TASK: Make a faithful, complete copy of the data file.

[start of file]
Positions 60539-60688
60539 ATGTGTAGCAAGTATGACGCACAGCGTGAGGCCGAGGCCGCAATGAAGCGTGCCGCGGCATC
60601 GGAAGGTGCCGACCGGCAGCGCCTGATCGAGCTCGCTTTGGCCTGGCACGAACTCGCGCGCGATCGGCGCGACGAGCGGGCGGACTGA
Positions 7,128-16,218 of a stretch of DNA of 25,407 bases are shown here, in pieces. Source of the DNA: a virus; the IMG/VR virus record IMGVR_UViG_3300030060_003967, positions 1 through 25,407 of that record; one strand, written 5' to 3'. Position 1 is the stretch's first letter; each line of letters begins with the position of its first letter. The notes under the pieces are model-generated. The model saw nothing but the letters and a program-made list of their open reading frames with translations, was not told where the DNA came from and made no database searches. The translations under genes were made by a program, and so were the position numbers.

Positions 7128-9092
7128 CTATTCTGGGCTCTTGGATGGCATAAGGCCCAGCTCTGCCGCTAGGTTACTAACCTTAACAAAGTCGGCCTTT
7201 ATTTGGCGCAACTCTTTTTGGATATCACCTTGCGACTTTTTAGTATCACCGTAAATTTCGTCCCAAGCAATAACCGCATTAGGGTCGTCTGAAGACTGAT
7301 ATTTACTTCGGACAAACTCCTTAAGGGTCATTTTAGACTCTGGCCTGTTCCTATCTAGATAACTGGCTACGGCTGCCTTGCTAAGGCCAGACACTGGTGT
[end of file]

Positions 60539-60688
60539 ATGTGTAGCAAGTATGACGCACAGCGTGAGGCCGAGGCCGCAATGAAGCGTGCCGCGGCATC
60601 GGAAGGTGCCGACCGGCAGCGCCTGATCGAGCTCGCTTTGGCCTGGCACGAACTCGCGCGCGATCGGCGCGACGAGCGGGCGGACTGA
Positions 7,128-16,218 of a stretch of DNA of 25,407 bases are shown here, in pieces. Source of the DNA: a virus; the IMG/VR virus record IMGVR_UViG_3300030060_003967, positions 1 through 25,407 of that record; one strand, written 5' to 3'. Position 1 is the stretch's first letter; each line of letters begins with the position of its first letter. The notes under the pieces are model-generated. The model saw nothing but the letters and a program-made list of their open reading frames with translations, was not told where the DNA came from and made no database searches. The translations under genes were made by a program, and so were the position numbers.

Positions 7128-9092
7128 CTATTCTGGGCTCTTGGATGGCATAAGGCCCAGCTCTGCCGCTAGGTTACTAACCTTAACAAAGTCGGCCTTT
7201 ATTTGGCGCAACTCTTTTTGGATATCACCTTGCGACTTTTTAGTATCACCGTAAATTTCGTCCCAAGCAATAACCGCATTAGGGTCGTCTGAAGACTGAT
7301 ATTTACTTCGGACAAACTCCTTAAGGGTCATTTTAGACTCTGGCCTGTTCCTATCTAGATAACTGGCTACGGCTGCCTTGCTAAGGCCAGACACTGGTGT